EPA releases producer information to activist groups

This week the National Cattlemen’s Beef Association (NCBA) was notified by the Environmental Protection Agency (EPA) that the agency had been collecting information from states on Concentrated Animal Feeding Operations (CAFOs). This information was requested by extremist groups, including Earth Justice, the Pew Charitable Trust and the Natural Resources Defense Council through a Freedom of Information Act (FOIA) request and granted to them.

“When we reviewed the information submitted by the states and released by EPA, we were alarmed at the detail of the information provided on hard working family farmers and ranchers, family operations including my own,” said NCBA Past President J.D. Alexander, a cattle feeder from Pilger, Neb. “It is beyond comprehension to me that with threats to my family from harassment atop bio-security concerns, that EPA would gather this information only to release it to these groups. This information details my family’s home address and geographic coordinates; the only thing it doesn’t do is chauffeur these extremists to my house. For some operations, even telephone numbers and deceased relatives are listed.”

In January 2012, EPA proposed the Clean Water Act Section 308 CAFO Reporting rule to collect information from CAFOs and make it publicly available and readily searchable through their website. Cattlemen and women along with the Department of Homeland Security expressed concerns that this was not only a serious overreach of EPA’s authority and would create a road map for activists to harass individual families, but that the proposal would aid and abet terrorism and provide a very real threat to the nation’s food security. EPA later withdrew the 308 rule on these grounds, but NCBA has learned that the agency still intends to use this gathered data to create a national searchable database of livestock operations. EPA’s current action proves that our nation says it is concerned with national security, but does not care about personal small business security, said Alexander.

“Cattle producers won this issue with EPA’s decision to withdraw the rule and with the withdrawal we had hoped precautions would be taken by the agency to protect such information. Instead of protecting this information, EPA was compiling it in a nice package for these groups, all on the federal dole,” Alexander said. “Moreover, EPA knew, or had reason to know, this information would be readily accessible to all groups wishing to harm agriculture, through a simple and quick FOIA request. My question is, with government overspending and rumors from United States Department of Agriculture Secretary Vilsack threatening to shut down meat inspection to control spending, why is EPA using valuable government resources to do the dirty work of extremists, activists and terrorists?”

The information released by EPA covers CAFOs in more than 30 states, including many family farmers and ranchers who feed less than 1,000 head and are not subject to regulation under the Clean Water Act.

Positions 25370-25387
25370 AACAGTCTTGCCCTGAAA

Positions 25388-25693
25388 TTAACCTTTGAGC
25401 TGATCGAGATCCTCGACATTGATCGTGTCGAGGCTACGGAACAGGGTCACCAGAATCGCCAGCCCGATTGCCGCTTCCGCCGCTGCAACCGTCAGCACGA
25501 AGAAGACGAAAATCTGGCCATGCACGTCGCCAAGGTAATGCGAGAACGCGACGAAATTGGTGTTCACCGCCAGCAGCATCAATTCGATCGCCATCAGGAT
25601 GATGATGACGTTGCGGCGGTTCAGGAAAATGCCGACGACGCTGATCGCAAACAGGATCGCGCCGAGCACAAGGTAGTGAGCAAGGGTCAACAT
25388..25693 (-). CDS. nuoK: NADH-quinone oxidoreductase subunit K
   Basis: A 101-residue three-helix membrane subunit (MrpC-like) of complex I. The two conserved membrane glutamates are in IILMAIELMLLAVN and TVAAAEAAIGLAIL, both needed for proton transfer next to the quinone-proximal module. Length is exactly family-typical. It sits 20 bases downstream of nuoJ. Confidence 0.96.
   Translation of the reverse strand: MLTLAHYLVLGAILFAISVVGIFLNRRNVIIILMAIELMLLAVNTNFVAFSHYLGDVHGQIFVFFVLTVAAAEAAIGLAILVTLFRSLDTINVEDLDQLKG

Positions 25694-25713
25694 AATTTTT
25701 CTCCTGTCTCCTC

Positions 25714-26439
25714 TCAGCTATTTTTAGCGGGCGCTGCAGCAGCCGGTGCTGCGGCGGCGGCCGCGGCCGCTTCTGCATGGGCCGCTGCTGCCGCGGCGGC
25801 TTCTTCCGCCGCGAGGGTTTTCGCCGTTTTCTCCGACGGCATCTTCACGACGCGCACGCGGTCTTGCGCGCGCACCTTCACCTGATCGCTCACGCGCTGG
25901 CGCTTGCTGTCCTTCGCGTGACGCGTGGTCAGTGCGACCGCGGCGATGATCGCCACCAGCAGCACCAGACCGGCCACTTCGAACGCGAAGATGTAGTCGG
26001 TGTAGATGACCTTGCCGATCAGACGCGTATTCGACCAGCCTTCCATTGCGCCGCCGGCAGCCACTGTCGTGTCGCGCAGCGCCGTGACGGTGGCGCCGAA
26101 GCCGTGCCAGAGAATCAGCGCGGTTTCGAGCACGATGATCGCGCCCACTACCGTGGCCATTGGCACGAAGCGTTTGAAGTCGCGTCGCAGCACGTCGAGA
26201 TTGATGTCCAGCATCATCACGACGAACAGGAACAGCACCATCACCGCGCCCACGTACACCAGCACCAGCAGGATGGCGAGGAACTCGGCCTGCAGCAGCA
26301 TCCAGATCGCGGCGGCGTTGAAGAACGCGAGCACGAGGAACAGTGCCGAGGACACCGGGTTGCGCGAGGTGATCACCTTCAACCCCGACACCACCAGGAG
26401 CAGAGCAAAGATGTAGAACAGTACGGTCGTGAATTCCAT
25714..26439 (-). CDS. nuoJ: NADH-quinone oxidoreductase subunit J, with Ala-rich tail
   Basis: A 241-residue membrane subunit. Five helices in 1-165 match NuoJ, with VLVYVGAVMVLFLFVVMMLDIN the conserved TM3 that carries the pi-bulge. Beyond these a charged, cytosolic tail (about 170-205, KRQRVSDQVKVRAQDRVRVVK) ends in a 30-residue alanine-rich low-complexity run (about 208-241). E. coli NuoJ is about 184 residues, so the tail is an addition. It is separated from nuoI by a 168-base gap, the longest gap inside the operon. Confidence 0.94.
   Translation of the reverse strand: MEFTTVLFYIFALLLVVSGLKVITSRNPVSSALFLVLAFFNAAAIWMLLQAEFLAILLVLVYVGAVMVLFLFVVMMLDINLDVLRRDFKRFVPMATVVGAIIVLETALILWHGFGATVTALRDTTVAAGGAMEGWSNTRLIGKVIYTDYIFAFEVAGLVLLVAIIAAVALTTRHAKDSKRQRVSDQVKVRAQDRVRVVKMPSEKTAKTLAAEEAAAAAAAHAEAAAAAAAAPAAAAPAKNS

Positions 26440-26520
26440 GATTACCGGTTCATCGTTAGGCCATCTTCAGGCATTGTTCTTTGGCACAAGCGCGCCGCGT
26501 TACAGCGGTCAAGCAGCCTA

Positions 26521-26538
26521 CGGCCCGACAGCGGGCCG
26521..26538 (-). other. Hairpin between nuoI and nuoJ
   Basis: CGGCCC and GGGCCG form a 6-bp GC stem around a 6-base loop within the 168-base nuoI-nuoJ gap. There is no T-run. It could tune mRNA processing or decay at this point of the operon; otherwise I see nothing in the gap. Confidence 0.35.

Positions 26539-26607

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2 comments

  1. It is incredible that you are referring to the Pew Charitable Trust (PCT)as an activist group. I totally support family agriculture in Ohio and shop at the local farmers market frequently. I also contribute to the PTC, among many charitable organizations. As someone who attends church, volunteers in the community and supports farmers, I resent the implication that somehow I am a terrorist. No one can deny that some CAFOs have a huge impact on communities – I know, I drive by one every day. While I agree that there may be some over reach here, you have certainly disinfranchised me from your cause. Good work!

    • First, thanks for reading. The article certainly did not intentionally insinuate that you are a terrorist. There really are legitimate concerns with this issue. There have been numerous occasions in recent years of extremists with ties to the listed organizations (though maybe not Pew specifically) that have harmed people, animals and personal property in the name of their cause. Now those same people have the names addresses and phone numbers of the farms that they hate. No matter what you think about CAFOs, I am guessing that the potential this opens for violence and harassment (terrorism) is as disagreeable to to you as it is to me.
      One of the key concerns with Pew from an agricultural standpoint is their very lopsided report about antibiotics use in livestock a couple of years ago. While the information used to create the Pew report was scientifically based and factual (at least generally speaking) it is now notoriously known in many circles as being intentionally lopsided to favor a political agenda. I have spoken with high level researchers on both sides of this issue and all agree that the Pew report is very skewed at best. The report only cites the research that supports an anti-antibiotic use in livestock agenda and conveniently left out a vast amount of other research that was contrary to their point. Antibiotics in livestock is an extremely complex issue with very valid, scientifically based principles for the good of humans and the food supply. Are there challenges? Yes there are. But, by presenting their very lopsided take on the issue, Pew fed the political fire on this topic and misled people, which only succeeds in undermining the success and safety of our food system. Their incentive for doing so — controversial reports like this go great lengths to get people to donate by getting them fired up. The problem with this tactic (which unfortunately takes place on both sides of most issues) is that we all lose…well, everyone except Pew that is.

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